Behind the scenes of the proposed $11 billion merger between American Airlines Inc. and US Airways Group Inc. are groups of in-house and outside counsel struggling with the myriad legal issues involved in creating the world’s largest airline. But they won a unique victory in December when marathon negotiations ended in an agreement with both companies’ pilot unions.

"This deal culminated after a fairly dramatic, two-week, round-the-clock, multiparty negotiating process in a room in Dallas over the Christmas [holidays]," recalled labor lawyer Robert Siegel. He is a partner at O’Melveny & Myers and was representing US Airways.

"Well, we did take some sleep breaks," Siegel corrected himself, "but there were some all-night efforts, and all of them were late-night efforts." Fortunately the negotiating room was located in law offices across the street from the hotel.

He said the deal helped pave the way for the two airlines to announce their approval of the merger on Feb. 14.

It still must pass federal antitrust and bankruptcy court scrutiny.

What made the agreement unique were two factors. First, the deal was cut as part of the merger negotiations while American Airlines was still in Chapter 11 proceedings in U.S. Bankruptcy Court for the Southern District of New York.

"As a general proposition, the fact that [the merger] is being done inside the bankruptcy is very significant," Kristin Going, a bankruptcy attorney at Drinker Biddle & Reath, told The Washington Post this week. Going represents Manufactures and Traders Trust Co., a large creditor of American Airlines’ parent company.

"With that comes many different specific scenarios that haven’t really been dealt with before," she told the newspaper.

Paul Jones, US Airways’ vice president for legal affairs, recalled that the idea to negotiate with the pilots’ unions before the merger closes came from his company president, Scott Kirby.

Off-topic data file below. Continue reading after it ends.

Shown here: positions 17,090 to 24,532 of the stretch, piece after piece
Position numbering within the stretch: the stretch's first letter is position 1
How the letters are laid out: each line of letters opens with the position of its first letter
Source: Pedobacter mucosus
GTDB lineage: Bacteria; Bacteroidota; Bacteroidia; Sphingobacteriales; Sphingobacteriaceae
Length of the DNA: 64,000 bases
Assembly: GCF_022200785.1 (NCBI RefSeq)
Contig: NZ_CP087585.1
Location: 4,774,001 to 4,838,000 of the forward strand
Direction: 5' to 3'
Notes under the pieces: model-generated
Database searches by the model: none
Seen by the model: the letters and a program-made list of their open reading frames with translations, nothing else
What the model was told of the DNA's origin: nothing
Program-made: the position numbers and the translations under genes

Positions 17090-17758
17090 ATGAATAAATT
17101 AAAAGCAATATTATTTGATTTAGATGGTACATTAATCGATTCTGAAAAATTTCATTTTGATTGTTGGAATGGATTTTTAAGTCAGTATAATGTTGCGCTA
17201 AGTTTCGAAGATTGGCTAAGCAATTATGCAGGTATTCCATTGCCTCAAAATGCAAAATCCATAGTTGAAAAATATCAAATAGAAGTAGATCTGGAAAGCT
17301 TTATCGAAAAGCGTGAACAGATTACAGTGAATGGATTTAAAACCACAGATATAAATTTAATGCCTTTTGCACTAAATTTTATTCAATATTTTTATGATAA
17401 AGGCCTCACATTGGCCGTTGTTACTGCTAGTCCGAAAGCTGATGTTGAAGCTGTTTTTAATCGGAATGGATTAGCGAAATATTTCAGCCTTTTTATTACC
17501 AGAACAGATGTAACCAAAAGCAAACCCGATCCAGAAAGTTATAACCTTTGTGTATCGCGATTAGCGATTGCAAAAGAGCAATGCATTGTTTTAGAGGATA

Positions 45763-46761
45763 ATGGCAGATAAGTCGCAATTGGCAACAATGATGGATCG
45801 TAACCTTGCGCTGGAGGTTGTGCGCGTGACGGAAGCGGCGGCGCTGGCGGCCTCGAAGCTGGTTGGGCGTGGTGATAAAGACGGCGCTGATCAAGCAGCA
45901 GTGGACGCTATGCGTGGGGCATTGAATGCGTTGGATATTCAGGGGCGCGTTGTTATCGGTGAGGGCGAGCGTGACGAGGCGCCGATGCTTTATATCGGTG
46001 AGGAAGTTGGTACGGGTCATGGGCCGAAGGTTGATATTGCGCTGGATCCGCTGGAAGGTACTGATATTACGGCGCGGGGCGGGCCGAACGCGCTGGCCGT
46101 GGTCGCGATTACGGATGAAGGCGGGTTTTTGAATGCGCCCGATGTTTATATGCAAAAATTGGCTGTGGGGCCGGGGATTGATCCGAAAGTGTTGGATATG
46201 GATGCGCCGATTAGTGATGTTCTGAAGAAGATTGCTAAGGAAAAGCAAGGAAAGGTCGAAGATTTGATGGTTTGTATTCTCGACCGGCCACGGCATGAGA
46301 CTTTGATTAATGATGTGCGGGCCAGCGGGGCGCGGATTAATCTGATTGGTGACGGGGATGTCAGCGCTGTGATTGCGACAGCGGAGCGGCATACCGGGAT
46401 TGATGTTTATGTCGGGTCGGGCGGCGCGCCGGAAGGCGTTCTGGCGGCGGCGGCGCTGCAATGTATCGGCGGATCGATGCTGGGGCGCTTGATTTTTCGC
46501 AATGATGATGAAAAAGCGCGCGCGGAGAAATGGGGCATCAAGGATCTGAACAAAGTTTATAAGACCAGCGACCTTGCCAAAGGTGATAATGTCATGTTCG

Siegel, who has worked through several airline mergers, explained that normally each union remains at status quo until a merger is complete.

But then it might take several years to negotiate a new contract with the new entity, Siegel told Tuesday. "This was a much more constructive way to approach it."

The second unique factor, Siegel said, was the presence of five different parties in the tension-filled negotiating room. "It’s tough enough when there are two sides negotiating," Siegel sighed, "but with five. …Let’s just say we went through a lot of human drama."

Present were in-house and outside counsel for both airlines, lawyers for both pilot unions, and representatives and lawyers from the creditors committee in bankruptcy court.

Jones, the US Air GC, said the unusual presence of the unsecured creditors committee actually helped. "They oversaw the negotiations and actively participated, steering us to where we ended up," he said.

But Jones, recalling his time in the negotiating room, admitted the talks sometimes grew tense. "I wouldn’t say there was a lot of yelling and shouting, but I can’t say that no one lost their temper," he said. "But in the end it was a collaborative effort" that everyone felt good about.

Siegel, who was joined in the negotiations by O’Melveny law partner Chris Hollinger, agreed. "At times it was heated, but at other times it was extremely collaborative, especially at the end," he said.

He explained that the companies obtained a predictable cost structure, which they wanted, while the pilots of both airlines won common terms for employment, which they wanted. "In the end," he said, "it was extremely gratifying."